such as lead, cadmium, and mercury, discharge into Maunalua Bay and may
affect its biota.  The Management Committee seeks proposals that will
address how environmental fluctuations affect contaminate accumulation.
Information should help resource managers establish mitigation responses to
reduce heavy metal impacts on the bay's flora and fauna.  Pre-proposals
should, but not exclusively, address the following questions:

*         Are heavy metals being taken up by organisms (e.g., bivalves,

*         If so, what (if any) problems does bioaccumulation cause?

*         Are there seasonal changes in bioaccumulation?

*         If there are problems, what practical mitigation response is

Pre-proposals should build upon on-going work funded by others in Maunalua
Bay. This complementary research includes:

*         analyzing key contaminants, heavy metals, and gradients of
toxicants at several locations along the bay and

*         investigating baseline heavy metal deposition and uptake in
invertebrates and algae.



6. Investigate nutrient sources, inputs, and kinetics. Nutrient inputs into
the bay are hypothesized to have increased algal blooms and decreased
overall water quality.  The Management Committee seeks proposals that will
identify main nutrient inputs into the bay from both surface and aquifer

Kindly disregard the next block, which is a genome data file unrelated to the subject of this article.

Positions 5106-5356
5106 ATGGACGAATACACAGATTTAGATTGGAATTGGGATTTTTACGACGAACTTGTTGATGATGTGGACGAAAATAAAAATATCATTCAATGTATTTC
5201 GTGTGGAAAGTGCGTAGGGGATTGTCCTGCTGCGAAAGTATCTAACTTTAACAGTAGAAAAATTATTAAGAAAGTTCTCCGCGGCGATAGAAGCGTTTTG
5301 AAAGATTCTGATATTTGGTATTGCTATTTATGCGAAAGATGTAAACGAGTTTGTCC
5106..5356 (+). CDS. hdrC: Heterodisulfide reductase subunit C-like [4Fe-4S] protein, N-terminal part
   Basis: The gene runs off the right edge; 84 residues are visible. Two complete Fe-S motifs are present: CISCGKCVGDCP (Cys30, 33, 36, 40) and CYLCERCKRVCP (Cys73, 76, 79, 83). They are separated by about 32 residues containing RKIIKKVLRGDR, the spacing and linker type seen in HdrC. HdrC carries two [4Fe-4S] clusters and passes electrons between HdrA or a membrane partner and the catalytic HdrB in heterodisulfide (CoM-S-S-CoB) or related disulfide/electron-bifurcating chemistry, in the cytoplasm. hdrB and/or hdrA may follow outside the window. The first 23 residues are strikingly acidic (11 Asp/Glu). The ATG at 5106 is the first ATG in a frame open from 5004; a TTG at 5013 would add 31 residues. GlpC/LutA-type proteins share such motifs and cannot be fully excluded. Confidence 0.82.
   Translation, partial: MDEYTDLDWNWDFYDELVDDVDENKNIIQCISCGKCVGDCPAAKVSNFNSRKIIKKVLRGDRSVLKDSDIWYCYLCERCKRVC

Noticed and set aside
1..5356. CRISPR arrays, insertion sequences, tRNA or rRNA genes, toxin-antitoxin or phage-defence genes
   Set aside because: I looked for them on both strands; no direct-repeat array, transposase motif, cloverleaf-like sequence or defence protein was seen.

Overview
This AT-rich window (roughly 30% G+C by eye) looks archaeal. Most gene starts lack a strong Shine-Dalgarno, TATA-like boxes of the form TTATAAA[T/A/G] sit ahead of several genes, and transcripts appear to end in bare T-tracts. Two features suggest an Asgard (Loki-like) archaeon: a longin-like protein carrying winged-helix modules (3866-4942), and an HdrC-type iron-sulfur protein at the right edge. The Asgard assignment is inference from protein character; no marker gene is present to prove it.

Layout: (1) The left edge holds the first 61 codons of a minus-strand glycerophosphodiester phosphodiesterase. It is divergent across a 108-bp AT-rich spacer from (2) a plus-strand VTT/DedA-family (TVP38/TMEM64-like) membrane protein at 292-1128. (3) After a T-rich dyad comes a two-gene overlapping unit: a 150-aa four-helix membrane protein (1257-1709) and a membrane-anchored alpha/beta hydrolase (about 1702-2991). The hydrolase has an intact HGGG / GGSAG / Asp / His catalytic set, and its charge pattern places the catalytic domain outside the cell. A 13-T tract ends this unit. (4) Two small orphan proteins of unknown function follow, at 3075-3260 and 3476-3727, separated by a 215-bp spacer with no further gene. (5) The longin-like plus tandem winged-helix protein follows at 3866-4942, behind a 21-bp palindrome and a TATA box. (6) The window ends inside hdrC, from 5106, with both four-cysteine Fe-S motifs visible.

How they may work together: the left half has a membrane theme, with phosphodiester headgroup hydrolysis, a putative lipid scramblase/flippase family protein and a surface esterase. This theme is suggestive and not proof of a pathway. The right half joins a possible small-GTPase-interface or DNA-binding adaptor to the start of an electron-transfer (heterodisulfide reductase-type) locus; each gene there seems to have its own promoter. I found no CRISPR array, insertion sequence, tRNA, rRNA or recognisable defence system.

discharges and the land-based sources.  Information should help resource
managers better understand the relative impacts of nutrients on the Maunalua
Bay ecosystem and evaluate the relative value of management measures that
would reduce the introduction of nutrients into the bay.  Pre-proposals
should, but not exclusively, address the following questions:

*         How to stop upland inputs that contribute to algal growth?

*         What are estimates of nutrient loads from various land uses and
nutrient sources (concentration x flow)?

Pre-proposals should build upon on-going work funded by others in Maunalua
Bay. This complementary research includes island wide studies examining
nutrient discharges into coastal waters.



7. Assess water quality within Hawaii Kai Marina and its discharge. The
Hawaii Kai Marina feeds into Maunalua Bay and receives watershed discharges